Understanding GTD’s 6 Horizons of Focus

5. August 2013 08:00 by Calvin Yu in Productivity  //  Tags: , ,   //   Comments (0)

Critics of David Allen’s Getting Things Done® (GTD) methodology often complain that his system adopts too much of a horizontal approach to time management; in other words, his system focuses on managing small day-to-day tasks without any sense of higher purpose or direction. While it's true that the horizontal workflow methodology of GTD has really taken most of the center stage in terms of popularity, the truth is that it's only half of the total GTD equation. The other half of GTD is very much a vertical planning system and David Allen even coined the phrase "horizons of focus" to describe this vertical process. Utilizing both horizontal and vertical time management will make your GTD system more productive.  In this blog post, I’ll explain this less-popular, but still critical component of the GTD methodology.

Horizontal Versus Vertical Planning

GTD can be broken into two distinct parts: 1) horizontal planning and 2) vertical planning. Horizontal planning is the more popular part of GTD, which involves collecting, processing, organizing, reviewing and doing next actions. Horizontal planning is focused with handling all those granular tasks and to-dos that make up our day-to-day lives.

Vertical planning takes on a more strategic top-down approach to managing our time. It focuses on what our primary goals are in the various roles that we have in our lives and it aligns all of our actions with our higher purpose. It works like a work breakdown structure where your next actions feed your projects, your projects feed your short-term goals, your short-term goals feed your medium-term goals, your medium term goals feed your vision and your vision feeds your life purpose.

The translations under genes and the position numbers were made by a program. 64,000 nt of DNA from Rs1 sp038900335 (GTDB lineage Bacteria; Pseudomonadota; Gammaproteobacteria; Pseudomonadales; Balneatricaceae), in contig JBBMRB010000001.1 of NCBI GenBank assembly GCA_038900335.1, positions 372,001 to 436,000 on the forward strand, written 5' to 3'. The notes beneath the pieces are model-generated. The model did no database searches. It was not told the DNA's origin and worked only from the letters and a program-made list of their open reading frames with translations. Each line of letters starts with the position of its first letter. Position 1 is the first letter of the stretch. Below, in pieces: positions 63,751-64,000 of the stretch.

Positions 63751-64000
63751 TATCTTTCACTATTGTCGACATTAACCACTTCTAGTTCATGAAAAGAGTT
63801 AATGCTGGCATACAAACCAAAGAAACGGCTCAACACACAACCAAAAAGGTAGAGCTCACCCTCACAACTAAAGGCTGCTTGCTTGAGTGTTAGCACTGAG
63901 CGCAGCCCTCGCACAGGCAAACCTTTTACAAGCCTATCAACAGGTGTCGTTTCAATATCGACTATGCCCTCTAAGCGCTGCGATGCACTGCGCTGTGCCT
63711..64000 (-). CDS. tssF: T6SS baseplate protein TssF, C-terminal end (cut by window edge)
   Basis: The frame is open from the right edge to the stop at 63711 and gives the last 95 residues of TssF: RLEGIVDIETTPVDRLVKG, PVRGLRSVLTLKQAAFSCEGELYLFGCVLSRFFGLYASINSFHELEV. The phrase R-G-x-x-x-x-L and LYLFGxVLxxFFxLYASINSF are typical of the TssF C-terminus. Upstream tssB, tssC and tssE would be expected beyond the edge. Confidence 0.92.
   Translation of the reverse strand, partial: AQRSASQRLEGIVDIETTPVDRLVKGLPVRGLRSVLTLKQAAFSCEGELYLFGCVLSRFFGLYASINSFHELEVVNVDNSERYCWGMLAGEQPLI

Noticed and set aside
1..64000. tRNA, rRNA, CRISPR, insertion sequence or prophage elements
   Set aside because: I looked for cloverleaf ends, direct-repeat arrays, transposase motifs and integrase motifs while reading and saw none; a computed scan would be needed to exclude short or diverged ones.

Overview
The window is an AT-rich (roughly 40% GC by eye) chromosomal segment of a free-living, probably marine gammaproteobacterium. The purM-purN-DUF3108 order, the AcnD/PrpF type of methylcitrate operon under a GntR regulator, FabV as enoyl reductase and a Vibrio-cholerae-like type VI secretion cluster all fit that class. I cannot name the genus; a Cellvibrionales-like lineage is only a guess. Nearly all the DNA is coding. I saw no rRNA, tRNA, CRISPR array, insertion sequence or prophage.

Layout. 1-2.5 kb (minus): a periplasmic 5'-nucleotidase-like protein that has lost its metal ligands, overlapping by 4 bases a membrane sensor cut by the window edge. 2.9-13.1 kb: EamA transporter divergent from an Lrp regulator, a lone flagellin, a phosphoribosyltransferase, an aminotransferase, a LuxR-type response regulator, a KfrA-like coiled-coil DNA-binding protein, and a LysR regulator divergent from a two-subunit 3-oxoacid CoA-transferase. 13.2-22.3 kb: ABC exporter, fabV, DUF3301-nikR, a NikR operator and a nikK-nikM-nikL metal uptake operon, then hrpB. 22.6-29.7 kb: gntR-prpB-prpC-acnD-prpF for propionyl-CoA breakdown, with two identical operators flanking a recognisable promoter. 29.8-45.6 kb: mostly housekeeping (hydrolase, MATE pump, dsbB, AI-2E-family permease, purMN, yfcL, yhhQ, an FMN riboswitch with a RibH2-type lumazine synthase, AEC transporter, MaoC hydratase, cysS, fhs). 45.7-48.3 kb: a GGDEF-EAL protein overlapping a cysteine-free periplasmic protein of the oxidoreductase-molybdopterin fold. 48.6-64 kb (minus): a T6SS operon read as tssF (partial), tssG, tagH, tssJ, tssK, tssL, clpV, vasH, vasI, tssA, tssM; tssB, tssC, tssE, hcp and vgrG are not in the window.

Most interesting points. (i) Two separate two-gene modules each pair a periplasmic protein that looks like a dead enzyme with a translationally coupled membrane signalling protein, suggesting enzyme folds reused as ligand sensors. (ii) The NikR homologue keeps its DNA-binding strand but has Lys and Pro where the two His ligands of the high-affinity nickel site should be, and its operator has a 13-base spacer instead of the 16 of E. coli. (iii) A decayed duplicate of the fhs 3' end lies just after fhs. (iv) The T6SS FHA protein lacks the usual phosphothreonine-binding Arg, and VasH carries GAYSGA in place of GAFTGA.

The Airplane Analogy

Airplane analogy for GTD's horizons of focus

David Allen describes his horizons of focus by using the analogy of an airplane flying at six levels of altitude. The lowest level, the runway, describes our day-to-day next actions, while the highest level, at 50,000ft, describes our purpose and core values. Here's an overview of the six horizons of focus:

50,000 Feet - Purpose and Core Values
40,000 Feet - Vision (3-5 year goals)
30,000 Feet - Goals and Objectives (1-2 year goals)
20,000 Feet - Areas of Responsibility
10,000 Feet - Projects Runway - Next Actions

Now let’s review each level in detail.

50,000ft - Purpose and Core Values

This is the highest horizon of focus and this is the level from which all your visions, medium and short term goals, projects and ultimately your next actions spawn from. Some even call this the spiritual level since it requires a lot of introspective work regarding who you are, what drives you and what your purpose in life is. Practically speaking, at this level, you might want to craft out a personal mission statement and five of your core values that drive your actions. You might also want to ask yourself the question, "What kind of legacy do I want to leave behind once I'm gone?" Also consider what your driving principles and beliefs are that fuels your actions.

40,000ft - Vision (3-5 year goals)